I enjoyed listening to the series of lectures that explored several different types of gardens and learning about the history behind the gardens in each of the different countries. The topic on gardens was an interesting one to consider in the Human/Nature lecture series as it discusses the manipulations or artificial creations of nature by humans to make it productive or aesthetically pleasing. Among the few lectures that I attended, the lecture by Alison Hardie on “Professional Garden Designers and the Aesthetic Turn in 17th C China,” was something I found interesting and wanted to discuss here.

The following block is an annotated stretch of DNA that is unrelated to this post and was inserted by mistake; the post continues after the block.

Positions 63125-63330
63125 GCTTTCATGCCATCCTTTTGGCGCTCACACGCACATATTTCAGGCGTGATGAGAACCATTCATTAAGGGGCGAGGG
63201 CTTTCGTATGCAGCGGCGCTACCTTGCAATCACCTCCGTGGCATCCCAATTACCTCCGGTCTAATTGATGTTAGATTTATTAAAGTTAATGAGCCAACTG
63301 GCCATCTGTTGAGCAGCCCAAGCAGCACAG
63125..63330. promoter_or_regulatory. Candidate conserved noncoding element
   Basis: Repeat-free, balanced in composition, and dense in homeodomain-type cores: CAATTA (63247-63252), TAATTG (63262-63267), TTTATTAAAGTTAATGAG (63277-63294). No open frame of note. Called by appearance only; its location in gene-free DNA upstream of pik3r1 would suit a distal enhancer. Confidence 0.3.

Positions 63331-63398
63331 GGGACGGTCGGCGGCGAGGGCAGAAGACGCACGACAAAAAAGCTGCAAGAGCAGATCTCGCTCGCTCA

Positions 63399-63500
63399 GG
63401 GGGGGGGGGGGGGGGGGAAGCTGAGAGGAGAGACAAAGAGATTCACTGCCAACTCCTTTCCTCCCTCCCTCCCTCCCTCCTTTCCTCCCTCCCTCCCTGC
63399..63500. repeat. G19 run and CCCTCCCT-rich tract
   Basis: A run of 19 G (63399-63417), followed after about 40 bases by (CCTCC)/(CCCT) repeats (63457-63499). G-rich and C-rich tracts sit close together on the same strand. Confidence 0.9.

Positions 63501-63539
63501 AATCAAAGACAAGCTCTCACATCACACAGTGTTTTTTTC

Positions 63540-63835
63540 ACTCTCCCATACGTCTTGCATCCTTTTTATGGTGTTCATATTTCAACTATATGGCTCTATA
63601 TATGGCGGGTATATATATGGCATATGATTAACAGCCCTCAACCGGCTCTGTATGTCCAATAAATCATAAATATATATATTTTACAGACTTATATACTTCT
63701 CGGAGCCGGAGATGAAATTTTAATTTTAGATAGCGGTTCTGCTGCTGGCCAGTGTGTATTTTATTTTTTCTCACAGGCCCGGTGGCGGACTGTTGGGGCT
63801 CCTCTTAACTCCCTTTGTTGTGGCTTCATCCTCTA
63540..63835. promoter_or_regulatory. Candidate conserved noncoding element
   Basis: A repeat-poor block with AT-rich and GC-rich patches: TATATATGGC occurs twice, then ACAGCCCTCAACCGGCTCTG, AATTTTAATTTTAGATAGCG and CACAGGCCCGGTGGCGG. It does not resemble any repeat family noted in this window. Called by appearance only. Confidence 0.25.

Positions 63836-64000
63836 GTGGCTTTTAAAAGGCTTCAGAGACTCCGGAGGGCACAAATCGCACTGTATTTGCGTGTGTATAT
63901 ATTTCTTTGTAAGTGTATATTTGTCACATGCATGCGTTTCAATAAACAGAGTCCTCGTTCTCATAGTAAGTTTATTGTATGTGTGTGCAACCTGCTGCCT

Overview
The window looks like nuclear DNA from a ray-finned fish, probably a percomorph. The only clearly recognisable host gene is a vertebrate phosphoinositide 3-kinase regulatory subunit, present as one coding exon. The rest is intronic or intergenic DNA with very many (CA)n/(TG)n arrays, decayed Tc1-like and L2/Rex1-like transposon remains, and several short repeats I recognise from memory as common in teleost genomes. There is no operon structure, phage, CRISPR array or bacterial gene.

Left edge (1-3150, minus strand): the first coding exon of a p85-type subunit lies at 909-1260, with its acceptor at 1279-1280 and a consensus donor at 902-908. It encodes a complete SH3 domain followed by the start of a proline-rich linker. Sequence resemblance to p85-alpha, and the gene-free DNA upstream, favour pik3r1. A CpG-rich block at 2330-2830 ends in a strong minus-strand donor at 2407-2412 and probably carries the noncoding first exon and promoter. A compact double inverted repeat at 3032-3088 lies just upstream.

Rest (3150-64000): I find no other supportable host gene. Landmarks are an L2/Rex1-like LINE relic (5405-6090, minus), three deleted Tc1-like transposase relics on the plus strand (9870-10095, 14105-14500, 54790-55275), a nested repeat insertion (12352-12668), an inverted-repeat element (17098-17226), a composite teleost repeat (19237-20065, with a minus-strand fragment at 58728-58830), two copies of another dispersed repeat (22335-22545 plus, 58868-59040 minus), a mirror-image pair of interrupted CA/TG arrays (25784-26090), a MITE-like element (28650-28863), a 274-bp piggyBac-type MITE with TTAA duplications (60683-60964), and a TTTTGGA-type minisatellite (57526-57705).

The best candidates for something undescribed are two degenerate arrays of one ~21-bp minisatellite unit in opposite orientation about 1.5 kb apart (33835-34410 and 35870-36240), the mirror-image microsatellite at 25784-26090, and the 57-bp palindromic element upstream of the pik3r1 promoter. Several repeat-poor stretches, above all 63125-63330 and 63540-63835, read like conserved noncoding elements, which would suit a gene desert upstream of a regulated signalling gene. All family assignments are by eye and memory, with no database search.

The lecture focused on the garden designs in 15th century China, the shift in its purpose from productiveness to aesthetics in the 17th century. The style shifted from “massive structures” with large rocks, flowing streams etc, to a more naturalistic style that was more spacious and aesthetically pleasing. It was interesting to learn how the gardening style was influenced by the the social and economic changes that occurred around the 17th century in China.
It was also very interesting to see how similar in the garden structures in China after the shift in the 17th century, and garden structures in Japan were! This led me to think that Japan’s garden designs could have been influenced by the Chinese garden designs.